Lord of the Rings fans need to head to the Glenorchy area to get a closer look at some of the prime filming locations used in the movies. It is just a beautiful part of the country to explore, with the Routeburn Track being one of my favorite ways to see the landscape.
Milford Sound Routeburn Track
The Fox and Franz Glaciers are incredible and are some of the most accessible glaciers in the country. There are many easy walks near the island, or professional guides often lead journeys onto the ice.
Stewart Island is home to the Rakiura National Park, accessible by boat. Nature lovers flock here in hope of spotting some of the varied wildlife that calls the area their home.
Budgeting and Costs for Road Tripping New Zealand
Everyone travels differently, so the cost of going on a New Zealand road trip will vary from person to person.
Food: If you are looking to save a little money, groceries are not that expensive (if you choose carefully), and if you have the facilities then cooking for yourself is the cheapest option.
Transport: One of the cheapest ways to complete a New Zealand itinerary is via campervan, as your van will act as your transport and your accommodation. Other travel costs vary. If you book a bus journey far in advance, it could cost as little as $1, however, if booked last minute you could be looking at between $20 and $60.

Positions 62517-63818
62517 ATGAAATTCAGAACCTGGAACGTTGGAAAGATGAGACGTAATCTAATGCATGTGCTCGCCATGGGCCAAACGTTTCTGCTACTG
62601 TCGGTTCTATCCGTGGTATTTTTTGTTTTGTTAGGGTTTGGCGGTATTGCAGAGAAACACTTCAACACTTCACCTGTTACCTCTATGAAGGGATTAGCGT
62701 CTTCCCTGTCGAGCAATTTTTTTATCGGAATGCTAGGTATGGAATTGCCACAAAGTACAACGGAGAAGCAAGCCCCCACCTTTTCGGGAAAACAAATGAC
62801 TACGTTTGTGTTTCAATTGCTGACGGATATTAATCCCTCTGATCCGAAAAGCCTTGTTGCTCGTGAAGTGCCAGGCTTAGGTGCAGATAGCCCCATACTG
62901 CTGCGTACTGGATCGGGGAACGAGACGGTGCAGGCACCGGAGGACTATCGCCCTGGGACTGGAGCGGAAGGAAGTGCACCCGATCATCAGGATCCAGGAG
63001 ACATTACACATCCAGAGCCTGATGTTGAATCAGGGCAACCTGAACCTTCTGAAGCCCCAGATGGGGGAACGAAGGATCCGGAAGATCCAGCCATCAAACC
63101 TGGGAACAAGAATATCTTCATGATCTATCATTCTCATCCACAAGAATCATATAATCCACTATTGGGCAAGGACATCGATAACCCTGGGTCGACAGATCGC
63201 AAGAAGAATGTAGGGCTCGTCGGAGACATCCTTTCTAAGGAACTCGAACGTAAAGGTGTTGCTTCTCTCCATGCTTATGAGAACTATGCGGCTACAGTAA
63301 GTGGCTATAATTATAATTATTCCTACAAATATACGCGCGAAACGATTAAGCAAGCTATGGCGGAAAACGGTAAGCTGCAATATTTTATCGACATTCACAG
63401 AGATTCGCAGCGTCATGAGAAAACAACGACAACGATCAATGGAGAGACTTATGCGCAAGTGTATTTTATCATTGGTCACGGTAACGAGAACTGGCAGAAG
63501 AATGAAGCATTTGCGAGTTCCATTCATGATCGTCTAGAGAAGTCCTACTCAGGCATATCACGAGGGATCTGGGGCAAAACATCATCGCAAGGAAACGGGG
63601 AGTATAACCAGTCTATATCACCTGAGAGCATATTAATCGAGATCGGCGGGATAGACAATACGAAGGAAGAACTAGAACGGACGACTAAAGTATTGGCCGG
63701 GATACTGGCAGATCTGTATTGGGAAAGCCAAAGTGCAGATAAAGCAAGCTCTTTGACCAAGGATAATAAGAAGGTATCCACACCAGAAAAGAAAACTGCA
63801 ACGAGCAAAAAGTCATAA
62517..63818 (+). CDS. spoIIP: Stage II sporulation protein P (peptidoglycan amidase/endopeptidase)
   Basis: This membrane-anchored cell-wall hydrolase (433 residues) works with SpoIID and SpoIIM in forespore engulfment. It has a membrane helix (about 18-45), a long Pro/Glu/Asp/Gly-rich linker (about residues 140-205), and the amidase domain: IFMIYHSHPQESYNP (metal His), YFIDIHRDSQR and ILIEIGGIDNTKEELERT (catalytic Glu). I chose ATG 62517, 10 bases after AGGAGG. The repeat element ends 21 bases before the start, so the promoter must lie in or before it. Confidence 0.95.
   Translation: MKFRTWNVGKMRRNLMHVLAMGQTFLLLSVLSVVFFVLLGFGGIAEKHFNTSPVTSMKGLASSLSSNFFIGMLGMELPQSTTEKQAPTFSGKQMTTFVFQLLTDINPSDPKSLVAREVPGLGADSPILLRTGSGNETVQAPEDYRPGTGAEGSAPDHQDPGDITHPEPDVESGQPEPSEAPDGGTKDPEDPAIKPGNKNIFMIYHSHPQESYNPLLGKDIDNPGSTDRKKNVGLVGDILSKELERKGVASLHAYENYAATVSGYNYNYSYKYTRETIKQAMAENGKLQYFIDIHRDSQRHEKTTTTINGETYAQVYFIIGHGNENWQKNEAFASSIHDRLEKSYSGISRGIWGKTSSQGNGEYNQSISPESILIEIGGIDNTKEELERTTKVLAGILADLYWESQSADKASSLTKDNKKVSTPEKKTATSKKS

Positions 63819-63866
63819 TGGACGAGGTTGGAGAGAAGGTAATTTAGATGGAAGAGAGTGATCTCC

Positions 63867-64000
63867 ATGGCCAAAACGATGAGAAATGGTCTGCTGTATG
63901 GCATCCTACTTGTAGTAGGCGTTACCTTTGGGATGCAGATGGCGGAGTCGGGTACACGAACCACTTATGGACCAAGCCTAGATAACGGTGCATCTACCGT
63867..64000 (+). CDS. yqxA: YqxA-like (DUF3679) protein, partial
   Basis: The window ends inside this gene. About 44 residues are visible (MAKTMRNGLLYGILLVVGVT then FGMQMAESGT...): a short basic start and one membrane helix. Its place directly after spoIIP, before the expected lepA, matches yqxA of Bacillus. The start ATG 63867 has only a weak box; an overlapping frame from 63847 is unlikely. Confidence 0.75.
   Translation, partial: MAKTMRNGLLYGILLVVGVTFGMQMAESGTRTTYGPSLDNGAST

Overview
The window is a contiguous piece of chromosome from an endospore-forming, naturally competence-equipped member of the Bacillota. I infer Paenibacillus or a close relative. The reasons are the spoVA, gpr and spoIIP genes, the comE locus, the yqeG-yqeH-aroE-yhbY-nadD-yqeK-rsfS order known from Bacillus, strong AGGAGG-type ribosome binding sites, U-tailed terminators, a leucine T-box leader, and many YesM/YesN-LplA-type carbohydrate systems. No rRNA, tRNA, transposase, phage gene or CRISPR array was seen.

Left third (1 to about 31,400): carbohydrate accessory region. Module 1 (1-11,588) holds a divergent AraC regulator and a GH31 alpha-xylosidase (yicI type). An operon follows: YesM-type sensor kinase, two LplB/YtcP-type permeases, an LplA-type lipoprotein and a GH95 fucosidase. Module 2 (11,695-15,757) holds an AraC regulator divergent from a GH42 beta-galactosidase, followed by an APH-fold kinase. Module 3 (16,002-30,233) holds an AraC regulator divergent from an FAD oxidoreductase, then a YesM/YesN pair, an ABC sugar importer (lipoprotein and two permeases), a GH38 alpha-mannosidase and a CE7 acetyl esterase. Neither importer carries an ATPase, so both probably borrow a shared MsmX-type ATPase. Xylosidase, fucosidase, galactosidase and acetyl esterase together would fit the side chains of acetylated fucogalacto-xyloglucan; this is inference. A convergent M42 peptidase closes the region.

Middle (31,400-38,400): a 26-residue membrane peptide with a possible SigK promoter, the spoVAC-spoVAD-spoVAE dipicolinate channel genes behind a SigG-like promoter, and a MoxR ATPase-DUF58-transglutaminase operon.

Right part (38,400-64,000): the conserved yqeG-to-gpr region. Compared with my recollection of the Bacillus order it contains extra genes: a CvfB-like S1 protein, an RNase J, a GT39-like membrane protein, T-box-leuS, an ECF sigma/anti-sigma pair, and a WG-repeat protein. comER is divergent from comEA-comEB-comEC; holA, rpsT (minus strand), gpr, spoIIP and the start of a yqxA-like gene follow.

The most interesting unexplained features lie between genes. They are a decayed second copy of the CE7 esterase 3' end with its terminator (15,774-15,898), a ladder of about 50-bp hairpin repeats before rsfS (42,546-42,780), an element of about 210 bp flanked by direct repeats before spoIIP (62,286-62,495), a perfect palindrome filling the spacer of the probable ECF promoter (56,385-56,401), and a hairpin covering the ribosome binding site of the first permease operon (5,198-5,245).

Also, if you buy a van, you can often recoup most of the investment when you sell it.
Campsites and accommodation: Again, the costs of campsites vary depending on amenities and location, plus there are a few free places to camp or passes that get you free camp spot (read the post below!). On average, hostel dorms cost around $30, and private rooms up to $100.
Tours: Like most places in the world, organized tours are pretty expensive, especially the more extreme such as helicopter and whale watching tours. Taking a hike yourself though, that is completely free of charge, which is why I hiked A LOT during my time here.
How Will You Road Trip New Zealand?
There are a few different ways you can tour New Zealand, the most common being buying a campervan, renting a campervan or hiring a car and using hotels. There are pros and cons to each option, so you’ll have to see what suits your needs.
If you are staying for a long period of time, buying a camper is your best option, as when you have finished your journey you can sell it on, making back a good chunk of your money. There is always the risk, however, that you won’t be able to sell it, or it breaks down halfway around your trip.
If you are only staying for a short time, hiring a campervan will give you the most freedom, and although using a car and hotels is likely to be the pricer option, it certainly will be the most luxurious.
Buying a campervan in New Zealand is actually pretty easy, as travelers are coming and going all the time. The best place to find a van is likely to be Facebook, and there are tons of groups that you can join, with specific groups for big cities. Once you have found the van that you like the look of, you can simply meet up with the seller and buy it!